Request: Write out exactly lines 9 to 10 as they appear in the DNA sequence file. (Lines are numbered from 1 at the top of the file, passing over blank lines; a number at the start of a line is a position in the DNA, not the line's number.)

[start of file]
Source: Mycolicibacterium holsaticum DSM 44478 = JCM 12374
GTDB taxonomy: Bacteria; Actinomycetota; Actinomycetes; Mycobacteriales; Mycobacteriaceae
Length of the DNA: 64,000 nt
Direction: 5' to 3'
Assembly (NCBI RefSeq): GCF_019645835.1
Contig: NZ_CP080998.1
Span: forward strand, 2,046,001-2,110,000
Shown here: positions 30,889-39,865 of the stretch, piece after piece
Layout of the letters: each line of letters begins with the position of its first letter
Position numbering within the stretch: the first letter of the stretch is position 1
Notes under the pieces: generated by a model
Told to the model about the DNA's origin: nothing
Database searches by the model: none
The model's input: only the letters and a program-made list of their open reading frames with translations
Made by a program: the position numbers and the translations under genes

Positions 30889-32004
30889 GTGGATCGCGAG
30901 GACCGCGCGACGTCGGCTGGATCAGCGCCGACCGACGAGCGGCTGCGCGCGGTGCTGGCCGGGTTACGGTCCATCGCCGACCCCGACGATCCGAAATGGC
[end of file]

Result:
Layout of the letters: each line of letters begins with the position of its first letter
Position numbering within the stretch: the first letter of the stretch is position 1